Interventional Oncology, Zietman, and Harvard

Discussion in 'Radiation Oncology' started by Impressions, Jan 4, 2009.

  1. Impressions

    Impressions Membership Revoked
    Removed 2+ Year Member

    Joined:
    Mar 8, 2006
    Messages:
    405
    Likes Received:
    1
    I'm sure a good number of you saw this article in the July edition of Seminars in Radiation Oncology:

    The future of radiation oncology: the evolution, diversification, and survival of the specialty. Zietman A. Semin Radiat Oncol. 2008 Jul;18(3):207-13.

    Zietman's article was, for me (although only a trainee), a canary-in-the-coal mine wake-up call regarding the future of a specialty that many of us love. The most fascinating aspect of the piece was his argument for possible long-term strategies to avoid clinical irrelevance, namely the idea of the radiation oncologist as an interventionalist; performing chemoembolization, radioembolization, in addition to our current tasks. This has obvious appeal for a variety of reasons (we already carry out interventional procedures such
    as brachytherapy; like interv. cardiologists, we have clinical knowledge regarding the disease on which the intervention is focused,etc,etc). Zietman mentions that the ABR is willing to consider individual requests by training institutions to test-pilot the above idea. The HROP program seems ideally suited to such a task--with its multi-institutional setting, huge clinical volume, varied expertise, and guaranteed, continuous year of research; imagining current residents using the research year as a first year "fellowship" in diagnostic radiology, followed by an additional year subsequent to completion of RadOnc in the interventional aspects of treatment, doesn't seem far fetched.

    Ultimately, one can envision training in interventional oncology integrated into RadOnc residency (and available to radiologists as part of a fellowship), but clearly some sort of bridge program would be needed to train this first generation of sub-specialists.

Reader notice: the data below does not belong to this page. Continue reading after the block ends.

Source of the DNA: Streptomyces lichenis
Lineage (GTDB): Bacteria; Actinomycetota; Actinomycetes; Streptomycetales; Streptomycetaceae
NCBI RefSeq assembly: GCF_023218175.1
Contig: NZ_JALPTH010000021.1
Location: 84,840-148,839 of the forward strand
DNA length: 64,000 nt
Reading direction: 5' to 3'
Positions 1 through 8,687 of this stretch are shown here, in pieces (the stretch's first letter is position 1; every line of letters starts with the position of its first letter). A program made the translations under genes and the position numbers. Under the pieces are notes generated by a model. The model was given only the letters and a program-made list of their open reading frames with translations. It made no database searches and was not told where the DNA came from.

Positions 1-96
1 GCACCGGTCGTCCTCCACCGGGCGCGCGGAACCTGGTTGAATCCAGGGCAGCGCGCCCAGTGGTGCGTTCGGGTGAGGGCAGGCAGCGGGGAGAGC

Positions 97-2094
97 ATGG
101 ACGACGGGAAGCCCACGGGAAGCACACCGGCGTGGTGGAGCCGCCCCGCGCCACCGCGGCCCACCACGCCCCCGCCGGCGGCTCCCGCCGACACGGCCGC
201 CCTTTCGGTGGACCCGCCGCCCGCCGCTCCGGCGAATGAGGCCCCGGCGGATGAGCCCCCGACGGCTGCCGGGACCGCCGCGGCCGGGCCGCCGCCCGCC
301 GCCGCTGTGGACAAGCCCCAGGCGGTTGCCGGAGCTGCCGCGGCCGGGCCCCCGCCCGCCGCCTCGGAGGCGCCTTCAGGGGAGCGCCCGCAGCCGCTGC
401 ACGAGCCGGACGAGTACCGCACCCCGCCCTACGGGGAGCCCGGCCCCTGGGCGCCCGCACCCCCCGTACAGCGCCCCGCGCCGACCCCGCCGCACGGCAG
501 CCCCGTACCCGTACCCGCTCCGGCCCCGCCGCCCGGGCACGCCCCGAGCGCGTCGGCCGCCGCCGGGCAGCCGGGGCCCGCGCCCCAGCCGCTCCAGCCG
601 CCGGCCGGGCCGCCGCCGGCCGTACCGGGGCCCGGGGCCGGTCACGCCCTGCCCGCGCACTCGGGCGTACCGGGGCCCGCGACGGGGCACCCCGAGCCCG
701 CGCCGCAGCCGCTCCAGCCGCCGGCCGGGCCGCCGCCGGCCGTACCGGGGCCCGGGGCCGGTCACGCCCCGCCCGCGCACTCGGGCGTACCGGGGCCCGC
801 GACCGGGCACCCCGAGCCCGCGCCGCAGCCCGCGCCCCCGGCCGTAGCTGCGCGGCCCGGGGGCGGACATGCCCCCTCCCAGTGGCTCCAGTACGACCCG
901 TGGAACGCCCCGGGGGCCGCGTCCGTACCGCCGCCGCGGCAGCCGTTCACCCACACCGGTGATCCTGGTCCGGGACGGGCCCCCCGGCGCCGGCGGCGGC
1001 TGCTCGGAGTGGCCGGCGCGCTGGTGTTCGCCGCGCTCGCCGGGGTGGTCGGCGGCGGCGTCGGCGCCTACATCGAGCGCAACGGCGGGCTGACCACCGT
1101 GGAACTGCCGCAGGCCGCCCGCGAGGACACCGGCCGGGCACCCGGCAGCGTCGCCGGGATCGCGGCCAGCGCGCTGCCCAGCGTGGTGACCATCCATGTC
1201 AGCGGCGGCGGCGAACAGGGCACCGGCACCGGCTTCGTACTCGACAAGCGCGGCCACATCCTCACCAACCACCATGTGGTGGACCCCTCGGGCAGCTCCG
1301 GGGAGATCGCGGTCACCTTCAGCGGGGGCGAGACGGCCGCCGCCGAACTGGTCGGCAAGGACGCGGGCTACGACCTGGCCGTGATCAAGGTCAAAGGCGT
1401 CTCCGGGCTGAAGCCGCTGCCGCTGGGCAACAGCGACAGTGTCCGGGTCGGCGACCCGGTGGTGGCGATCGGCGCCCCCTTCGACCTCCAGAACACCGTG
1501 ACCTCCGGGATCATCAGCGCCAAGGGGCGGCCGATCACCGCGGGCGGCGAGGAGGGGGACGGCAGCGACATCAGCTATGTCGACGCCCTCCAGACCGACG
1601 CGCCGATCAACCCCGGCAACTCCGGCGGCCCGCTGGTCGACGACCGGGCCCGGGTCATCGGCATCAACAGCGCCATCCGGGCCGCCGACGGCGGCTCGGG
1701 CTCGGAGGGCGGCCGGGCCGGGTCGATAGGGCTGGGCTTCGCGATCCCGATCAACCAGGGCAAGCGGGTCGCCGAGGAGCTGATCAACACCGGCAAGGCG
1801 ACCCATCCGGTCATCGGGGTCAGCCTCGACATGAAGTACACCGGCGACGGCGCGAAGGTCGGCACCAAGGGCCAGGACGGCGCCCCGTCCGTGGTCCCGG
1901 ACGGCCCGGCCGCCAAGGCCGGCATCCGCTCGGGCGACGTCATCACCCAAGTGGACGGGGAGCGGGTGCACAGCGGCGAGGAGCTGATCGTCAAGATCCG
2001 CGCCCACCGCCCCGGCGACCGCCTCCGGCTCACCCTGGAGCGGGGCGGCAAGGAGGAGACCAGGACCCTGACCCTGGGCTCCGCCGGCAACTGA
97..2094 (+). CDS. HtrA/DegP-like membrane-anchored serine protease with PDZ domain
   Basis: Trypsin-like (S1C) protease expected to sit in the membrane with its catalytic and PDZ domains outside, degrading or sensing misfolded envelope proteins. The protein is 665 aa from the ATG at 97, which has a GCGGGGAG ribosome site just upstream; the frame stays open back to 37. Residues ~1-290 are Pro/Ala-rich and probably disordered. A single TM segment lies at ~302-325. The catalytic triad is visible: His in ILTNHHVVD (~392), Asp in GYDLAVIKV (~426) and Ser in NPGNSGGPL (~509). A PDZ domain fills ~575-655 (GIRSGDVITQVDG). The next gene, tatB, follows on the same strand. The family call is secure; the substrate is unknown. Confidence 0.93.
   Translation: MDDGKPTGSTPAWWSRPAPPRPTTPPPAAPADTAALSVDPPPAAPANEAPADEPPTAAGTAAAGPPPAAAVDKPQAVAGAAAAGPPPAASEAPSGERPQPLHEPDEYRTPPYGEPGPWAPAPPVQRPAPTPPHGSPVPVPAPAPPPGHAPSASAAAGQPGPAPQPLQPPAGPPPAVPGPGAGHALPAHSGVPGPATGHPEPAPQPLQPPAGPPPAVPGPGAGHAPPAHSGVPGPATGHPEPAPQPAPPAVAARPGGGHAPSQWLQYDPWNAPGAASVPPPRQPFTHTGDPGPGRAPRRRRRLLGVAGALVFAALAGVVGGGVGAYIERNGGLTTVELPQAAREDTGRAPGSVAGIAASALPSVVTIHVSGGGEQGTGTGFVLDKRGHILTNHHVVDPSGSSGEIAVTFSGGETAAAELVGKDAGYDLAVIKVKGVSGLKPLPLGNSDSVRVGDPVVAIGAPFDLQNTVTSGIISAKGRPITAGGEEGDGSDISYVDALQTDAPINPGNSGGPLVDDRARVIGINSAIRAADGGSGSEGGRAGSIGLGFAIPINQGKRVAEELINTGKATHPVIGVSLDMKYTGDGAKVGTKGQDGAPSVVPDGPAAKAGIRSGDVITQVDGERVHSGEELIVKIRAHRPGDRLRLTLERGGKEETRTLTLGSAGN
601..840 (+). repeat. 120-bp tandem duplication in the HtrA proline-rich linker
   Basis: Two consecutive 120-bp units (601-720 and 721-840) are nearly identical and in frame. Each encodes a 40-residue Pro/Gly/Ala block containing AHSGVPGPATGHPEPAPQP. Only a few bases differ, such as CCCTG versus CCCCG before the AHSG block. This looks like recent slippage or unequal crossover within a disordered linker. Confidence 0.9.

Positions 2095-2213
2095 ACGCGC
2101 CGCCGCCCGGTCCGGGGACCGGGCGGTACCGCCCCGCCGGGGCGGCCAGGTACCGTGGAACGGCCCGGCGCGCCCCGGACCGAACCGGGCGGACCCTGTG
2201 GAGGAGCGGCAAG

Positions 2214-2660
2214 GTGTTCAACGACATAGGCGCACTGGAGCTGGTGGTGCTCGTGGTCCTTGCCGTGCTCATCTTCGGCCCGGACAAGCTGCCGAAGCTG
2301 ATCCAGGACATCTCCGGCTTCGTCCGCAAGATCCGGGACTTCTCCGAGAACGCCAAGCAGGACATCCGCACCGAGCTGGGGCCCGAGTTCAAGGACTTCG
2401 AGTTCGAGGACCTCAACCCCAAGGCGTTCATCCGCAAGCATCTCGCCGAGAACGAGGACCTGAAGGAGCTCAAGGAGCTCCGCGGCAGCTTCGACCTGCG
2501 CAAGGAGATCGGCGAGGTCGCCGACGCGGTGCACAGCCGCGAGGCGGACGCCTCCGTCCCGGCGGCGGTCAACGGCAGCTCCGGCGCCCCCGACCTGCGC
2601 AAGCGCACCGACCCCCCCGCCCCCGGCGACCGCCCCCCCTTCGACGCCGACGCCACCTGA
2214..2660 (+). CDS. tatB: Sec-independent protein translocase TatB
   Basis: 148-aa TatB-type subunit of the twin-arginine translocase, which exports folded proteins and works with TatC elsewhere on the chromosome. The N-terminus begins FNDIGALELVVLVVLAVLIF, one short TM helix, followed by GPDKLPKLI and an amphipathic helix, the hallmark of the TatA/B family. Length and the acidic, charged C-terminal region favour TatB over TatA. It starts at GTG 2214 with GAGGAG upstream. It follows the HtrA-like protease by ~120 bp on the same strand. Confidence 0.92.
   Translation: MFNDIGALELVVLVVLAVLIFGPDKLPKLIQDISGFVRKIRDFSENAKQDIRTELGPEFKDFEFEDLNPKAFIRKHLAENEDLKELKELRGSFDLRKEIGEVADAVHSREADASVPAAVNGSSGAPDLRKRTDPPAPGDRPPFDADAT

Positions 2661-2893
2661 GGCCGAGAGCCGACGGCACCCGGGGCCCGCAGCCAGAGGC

My questions are these (perhaps Stephanie can weigh in here):

    1) Where is this idea currently? Has HROP made any efforts to realize it?

    2) If so, are any current residents pursuing it?

    3) Are any other institutions taking up the idea?


    Thanks!
     
  2. Fascinating stuff. Certainly interested to see where this idea goes....
     
  3. Dwight7298

    2+ Year Member

    Joined:
    Oct 12, 2007
    Messages:
    41
    Likes Received:
    0
  4. hypersomniac_

    hypersomniac_ zzzzzzzzzz
    5+ Year Member

    Joined:
    Oct 20, 2005
    Messages:
    12
    Likes Received:
    0
    This is an interesting idea. I think a logical precedent is clearly set by IR - radiologists don't really get more procedural training than rad onc and yet with appropriate fellowships they can do a wider scope of intervention than is being proposed here.

    The question is referrals to actually do these things. Is there much hope of "interventional oncology" catching on outside either huge academic centers or places where there are no surgical oncologists? Much like IR vs. vascular, the people furthest down the referral chain seem to always get the shaft.
     
  5. RadtionVacation

    2+ Year Member

    Joined:
    Apr 27, 2008
    Messages:
    15
    Likes Received:
    0
    Status:
    Resident [Any Field]
  6. Ursus Martimus

    Ursus Martimus Ursus Martimus
    10+ Year Member

    Joined:
    Apr 19, 2004
    Messages:
    248
    Likes Received:
    0
    Sounds like some combination of RFA and sirspheres, at least in principle. I participated in a yittrium 90 sirsphere treatment for liver mets with the interventional radiologist. I found it to be mind numbingly boring. I suppose however if you like threading catheters through vessels over guide wires and wearing samarai lead aprons because of the fluoro, it might be your thing. But then you might have been an interventional cardiologist instead. My imprerssion: cool idea but in practice not very fun - and remember, it is only palliative.
     
  7. radiaterMike

    radiaterMike Junior Member
    10+ Year Member

    Joined:
    Feb 11, 2005
    Messages:
    360
    Likes Received:
    50
    About half of what a radiation oncologist does is palliative. We should not be turning our noses up at palliative care.
     

Share This Page